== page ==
13th October 2011 2011



After 86 exciting laps, Stirling Moss held off a charging Jack Brabham by just over 7 seconds, to record his third F.1 victory of the season so far. Jo Bonnier was a solid third, having led the race briefly early on. For a full report of the event, read on....


To fill in the time before I move abroad and hoping that I might have a much larger area in which to build my circuits in the future, I have decided to run an imaginary race for the 1959 F.1 cars. Not totally imaginary in that this race was run in 1958 but not in 1959. It is the Grand Prix de Caen, run on the 2.2 mile circuit around the horse race course alongside the River Orne.

The entry is a high class one, boasting factory cars from Ferrari (Behra), Cooper (Brabham and McLaren), B.R.M (Bonnier and Schell) and Lotus (Graham Hill). Rob Walker's two dark blue Coopers will be handled by Moss and Trintignant, with Piper and Halford taking part with their Lotus 16s. The remaining four cars are all Maserati-powered. Roy Salvadori has Tommy Atkins' older T.45 Cooper while there is a brand new Cooper Maserati T.51 entered by Scuderia Centro-Sud and driven by Ian Burgess. Centro-Sud have also brought along one of their elderly 250.F Maseratis for Scarlatti to drive. Last but not least, Brian Naylor is giving his Maserati-powered J.B.W a rare airing.


Unusually, both practice sessions were run on the same day and resulted in pole position for Stirling Moss, who went around in a time that was 2 seconds faster than Harry Schell's pole time from 1958. But Brabham, Bonnier and McLaren are all within a second of SCM so a close race may be on the cards. There was a sense of disappointment that Behra was not amongst the front runners but nobody could say that Ferrari were not trying. Jeannot has two cars at his disposal and he used them both. In the first session he was 8th in one car, then using the other car in the second session he went half a second quicker - and stayed 8th. However, he preferred the feel of the first car and so the Maranello mechanics installed a fresh engine in that car and Behra, being French, was allowed a few unofficial laps after the session ended. Unofficial timing had him lapping at around the sort of pace that put Bonnier on the front row.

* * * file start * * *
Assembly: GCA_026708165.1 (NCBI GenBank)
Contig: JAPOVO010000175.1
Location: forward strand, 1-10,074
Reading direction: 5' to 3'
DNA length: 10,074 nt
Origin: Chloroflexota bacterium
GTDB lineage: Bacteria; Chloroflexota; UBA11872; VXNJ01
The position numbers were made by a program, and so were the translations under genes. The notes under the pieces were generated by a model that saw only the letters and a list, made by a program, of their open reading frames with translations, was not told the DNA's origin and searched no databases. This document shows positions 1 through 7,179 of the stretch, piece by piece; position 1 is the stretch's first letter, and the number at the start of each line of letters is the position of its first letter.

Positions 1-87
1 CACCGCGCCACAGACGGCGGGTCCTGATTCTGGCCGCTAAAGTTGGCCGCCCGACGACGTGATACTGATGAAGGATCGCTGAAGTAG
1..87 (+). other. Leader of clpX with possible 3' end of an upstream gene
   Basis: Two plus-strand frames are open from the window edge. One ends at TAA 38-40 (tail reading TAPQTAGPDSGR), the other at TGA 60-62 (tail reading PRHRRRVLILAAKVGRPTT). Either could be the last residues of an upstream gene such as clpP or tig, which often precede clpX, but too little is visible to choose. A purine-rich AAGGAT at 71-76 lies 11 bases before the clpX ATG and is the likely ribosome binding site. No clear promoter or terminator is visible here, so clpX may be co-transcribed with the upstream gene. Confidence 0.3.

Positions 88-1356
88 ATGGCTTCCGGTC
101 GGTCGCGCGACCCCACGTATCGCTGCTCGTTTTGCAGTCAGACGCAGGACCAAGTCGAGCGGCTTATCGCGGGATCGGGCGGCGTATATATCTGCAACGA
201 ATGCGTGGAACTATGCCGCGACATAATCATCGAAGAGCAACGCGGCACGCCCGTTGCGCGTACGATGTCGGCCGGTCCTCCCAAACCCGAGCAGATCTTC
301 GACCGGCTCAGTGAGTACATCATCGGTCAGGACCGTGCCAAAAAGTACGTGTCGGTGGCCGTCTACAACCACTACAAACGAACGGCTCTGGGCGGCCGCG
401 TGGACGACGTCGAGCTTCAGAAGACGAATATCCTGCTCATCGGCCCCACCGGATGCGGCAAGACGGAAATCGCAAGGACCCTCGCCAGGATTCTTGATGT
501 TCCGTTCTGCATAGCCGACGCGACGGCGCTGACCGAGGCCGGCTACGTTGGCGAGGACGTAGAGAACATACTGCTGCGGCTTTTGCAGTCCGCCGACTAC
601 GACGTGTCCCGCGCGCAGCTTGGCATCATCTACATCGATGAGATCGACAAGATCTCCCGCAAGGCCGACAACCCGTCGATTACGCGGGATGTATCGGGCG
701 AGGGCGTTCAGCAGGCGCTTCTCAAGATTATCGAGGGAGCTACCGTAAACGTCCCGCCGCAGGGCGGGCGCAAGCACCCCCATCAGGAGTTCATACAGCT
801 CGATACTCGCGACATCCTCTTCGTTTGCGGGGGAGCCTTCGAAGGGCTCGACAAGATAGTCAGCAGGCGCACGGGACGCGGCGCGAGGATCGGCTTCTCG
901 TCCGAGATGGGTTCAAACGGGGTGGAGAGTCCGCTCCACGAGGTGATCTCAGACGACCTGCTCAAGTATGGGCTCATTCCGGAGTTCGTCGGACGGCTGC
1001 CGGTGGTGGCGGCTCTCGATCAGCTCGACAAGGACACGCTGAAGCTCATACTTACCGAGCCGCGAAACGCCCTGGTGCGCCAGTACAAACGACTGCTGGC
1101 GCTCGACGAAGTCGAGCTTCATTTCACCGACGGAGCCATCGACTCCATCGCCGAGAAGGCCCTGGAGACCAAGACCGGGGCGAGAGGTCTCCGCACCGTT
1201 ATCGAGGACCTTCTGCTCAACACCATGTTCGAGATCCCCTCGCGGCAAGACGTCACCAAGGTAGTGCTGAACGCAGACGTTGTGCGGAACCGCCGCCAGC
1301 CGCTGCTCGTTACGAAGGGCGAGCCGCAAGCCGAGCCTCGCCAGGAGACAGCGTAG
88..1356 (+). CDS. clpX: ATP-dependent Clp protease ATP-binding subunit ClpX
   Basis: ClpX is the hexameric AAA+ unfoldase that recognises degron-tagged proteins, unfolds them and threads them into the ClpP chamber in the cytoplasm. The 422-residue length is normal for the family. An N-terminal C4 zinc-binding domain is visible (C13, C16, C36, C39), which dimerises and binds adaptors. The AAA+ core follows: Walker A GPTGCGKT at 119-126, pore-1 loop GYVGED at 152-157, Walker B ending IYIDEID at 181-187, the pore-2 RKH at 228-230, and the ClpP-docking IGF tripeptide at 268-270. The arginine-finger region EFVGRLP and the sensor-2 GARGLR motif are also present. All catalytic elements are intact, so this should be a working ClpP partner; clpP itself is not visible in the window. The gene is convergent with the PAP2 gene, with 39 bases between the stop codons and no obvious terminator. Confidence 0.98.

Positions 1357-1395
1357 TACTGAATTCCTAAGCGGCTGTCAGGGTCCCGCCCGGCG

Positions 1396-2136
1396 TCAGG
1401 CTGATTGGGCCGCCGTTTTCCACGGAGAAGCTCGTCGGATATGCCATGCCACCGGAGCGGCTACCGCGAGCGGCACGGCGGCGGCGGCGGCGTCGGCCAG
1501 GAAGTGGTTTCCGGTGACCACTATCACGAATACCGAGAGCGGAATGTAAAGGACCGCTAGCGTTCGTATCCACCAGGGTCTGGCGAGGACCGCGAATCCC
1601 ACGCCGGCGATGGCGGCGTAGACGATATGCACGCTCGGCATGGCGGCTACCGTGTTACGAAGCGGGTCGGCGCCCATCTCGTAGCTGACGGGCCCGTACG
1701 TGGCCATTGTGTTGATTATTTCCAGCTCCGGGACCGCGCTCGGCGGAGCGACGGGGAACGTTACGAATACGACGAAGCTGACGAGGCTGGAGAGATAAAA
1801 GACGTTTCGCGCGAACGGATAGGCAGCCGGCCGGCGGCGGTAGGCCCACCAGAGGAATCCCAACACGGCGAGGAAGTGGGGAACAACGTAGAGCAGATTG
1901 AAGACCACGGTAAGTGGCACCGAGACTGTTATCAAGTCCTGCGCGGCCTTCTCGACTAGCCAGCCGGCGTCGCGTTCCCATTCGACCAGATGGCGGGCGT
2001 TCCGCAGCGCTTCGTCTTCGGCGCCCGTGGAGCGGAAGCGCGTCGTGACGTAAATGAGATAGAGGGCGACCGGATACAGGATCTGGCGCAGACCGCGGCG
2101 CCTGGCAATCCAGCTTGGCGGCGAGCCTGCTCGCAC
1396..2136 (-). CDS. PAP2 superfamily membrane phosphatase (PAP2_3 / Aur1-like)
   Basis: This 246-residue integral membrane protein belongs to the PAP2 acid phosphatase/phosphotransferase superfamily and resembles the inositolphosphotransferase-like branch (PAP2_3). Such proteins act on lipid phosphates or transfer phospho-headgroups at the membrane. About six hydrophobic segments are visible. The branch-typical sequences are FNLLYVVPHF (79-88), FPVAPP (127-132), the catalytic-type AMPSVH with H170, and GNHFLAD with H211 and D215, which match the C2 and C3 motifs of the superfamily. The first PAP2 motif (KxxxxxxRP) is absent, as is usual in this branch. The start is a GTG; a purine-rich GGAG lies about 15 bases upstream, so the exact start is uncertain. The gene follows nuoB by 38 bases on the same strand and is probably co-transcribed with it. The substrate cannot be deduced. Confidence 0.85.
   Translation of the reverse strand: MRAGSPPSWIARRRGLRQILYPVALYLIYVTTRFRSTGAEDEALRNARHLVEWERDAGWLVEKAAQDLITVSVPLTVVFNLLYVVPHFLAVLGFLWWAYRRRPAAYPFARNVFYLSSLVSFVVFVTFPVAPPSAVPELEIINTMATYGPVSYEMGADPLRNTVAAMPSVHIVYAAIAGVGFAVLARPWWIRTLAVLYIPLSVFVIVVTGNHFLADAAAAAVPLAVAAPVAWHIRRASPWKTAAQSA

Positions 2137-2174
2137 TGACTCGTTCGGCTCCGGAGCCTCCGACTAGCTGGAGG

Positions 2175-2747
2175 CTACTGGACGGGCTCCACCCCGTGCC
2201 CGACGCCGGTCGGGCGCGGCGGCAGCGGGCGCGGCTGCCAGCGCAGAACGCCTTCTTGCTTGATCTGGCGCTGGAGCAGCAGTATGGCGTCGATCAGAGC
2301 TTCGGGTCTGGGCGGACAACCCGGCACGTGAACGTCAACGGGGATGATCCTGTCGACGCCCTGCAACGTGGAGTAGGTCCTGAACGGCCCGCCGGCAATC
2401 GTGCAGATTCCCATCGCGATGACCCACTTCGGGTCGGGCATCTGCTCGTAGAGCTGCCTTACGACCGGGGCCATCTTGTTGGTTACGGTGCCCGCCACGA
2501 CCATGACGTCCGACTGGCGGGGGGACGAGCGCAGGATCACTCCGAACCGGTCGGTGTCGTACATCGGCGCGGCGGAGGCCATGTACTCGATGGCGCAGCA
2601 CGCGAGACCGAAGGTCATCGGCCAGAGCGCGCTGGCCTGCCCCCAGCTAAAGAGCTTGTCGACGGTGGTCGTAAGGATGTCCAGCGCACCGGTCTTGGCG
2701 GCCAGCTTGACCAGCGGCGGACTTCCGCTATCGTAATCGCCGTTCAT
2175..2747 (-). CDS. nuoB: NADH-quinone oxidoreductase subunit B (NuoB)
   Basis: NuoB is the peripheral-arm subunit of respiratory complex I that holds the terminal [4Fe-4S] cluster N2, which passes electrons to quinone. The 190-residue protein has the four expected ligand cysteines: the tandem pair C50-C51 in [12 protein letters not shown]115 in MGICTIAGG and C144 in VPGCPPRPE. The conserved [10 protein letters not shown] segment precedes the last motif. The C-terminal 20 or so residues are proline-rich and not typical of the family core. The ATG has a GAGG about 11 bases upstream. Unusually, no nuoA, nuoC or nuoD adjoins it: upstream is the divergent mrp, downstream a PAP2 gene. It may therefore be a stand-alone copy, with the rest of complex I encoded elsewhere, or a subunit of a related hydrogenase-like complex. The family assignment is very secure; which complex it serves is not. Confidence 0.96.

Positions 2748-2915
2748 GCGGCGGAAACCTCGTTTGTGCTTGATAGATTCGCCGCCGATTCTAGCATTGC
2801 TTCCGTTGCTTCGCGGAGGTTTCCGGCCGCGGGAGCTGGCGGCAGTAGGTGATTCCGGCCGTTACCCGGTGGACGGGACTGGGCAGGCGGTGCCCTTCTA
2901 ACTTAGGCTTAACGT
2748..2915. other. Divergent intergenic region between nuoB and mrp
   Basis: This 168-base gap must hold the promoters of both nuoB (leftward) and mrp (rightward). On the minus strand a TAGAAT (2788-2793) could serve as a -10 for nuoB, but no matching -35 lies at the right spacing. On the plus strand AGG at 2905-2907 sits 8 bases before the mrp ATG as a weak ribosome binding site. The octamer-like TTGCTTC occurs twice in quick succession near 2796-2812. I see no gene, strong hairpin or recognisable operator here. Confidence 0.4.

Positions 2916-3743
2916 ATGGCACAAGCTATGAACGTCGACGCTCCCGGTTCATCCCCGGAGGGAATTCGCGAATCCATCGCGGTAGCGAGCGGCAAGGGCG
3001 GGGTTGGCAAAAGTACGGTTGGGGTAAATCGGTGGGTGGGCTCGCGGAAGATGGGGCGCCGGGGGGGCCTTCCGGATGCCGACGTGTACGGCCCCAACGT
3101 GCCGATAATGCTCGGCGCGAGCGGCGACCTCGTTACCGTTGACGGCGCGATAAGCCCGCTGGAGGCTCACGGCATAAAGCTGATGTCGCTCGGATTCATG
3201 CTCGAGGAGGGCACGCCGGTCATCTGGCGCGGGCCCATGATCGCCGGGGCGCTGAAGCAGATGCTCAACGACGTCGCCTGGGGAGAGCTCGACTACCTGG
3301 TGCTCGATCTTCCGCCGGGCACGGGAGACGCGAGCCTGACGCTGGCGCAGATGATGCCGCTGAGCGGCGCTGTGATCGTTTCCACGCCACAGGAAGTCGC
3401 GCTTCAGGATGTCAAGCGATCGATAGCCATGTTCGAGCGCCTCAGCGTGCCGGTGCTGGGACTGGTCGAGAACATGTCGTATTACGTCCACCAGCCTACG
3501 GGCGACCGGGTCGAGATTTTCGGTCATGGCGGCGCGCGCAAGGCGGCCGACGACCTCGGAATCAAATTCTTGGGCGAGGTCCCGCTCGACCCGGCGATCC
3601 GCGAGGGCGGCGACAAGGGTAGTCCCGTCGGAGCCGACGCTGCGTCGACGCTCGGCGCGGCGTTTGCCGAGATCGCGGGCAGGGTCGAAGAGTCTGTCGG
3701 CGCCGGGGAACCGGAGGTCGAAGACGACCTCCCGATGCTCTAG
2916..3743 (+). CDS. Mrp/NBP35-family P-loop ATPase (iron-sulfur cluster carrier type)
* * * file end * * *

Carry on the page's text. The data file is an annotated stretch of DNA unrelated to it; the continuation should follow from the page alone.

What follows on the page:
The two Maserati engined Coopers form the bread in a Ferrari sandwich with three Lotus 16s following on. That Graham Hill was the slowest of the three came as no surprise given the severity of his morning accident where he braked way too late for the slowest corner on the circuit and ended up with the nose of the car up on the bank. Fortunately Lotus crew were able to get the car ready for the afternoon but Graham was not as gung-ho as he might otherwise have been. Naylor got the J.B.W working much better in the afternoon and comfortably overtook Scarlatti after being a second and a half slower in the morning.


Pole man Moss made a rather tardy start, allowing both his front row rivals to lead him around the early laps. Initially, Brabham led from Bonnier but JoBo passed the Cooper on lap 12 and held the lead until lap 30. Stirling had drifted to 15 seconds behind the leader by the time Brabham repassed the B.R.M but from then on the Walker Cooper homed in on the two dark green cars ahead of him. By half distance he was only 6 seconds behind Brabham who had Bonnier right behind him. It took Stirling until lap 50 to reel in Brabham but once past, the Englishman extended his lead steadily. He got as far as 12 seconds ahead but towards lap 70 the the green Cooper began to close on the blue one. Black Jack pulled out all the stops, setting the race's fastest lap on lap 76 but Stirling had things under control and ran out the winner with 7'65 seconds to spare.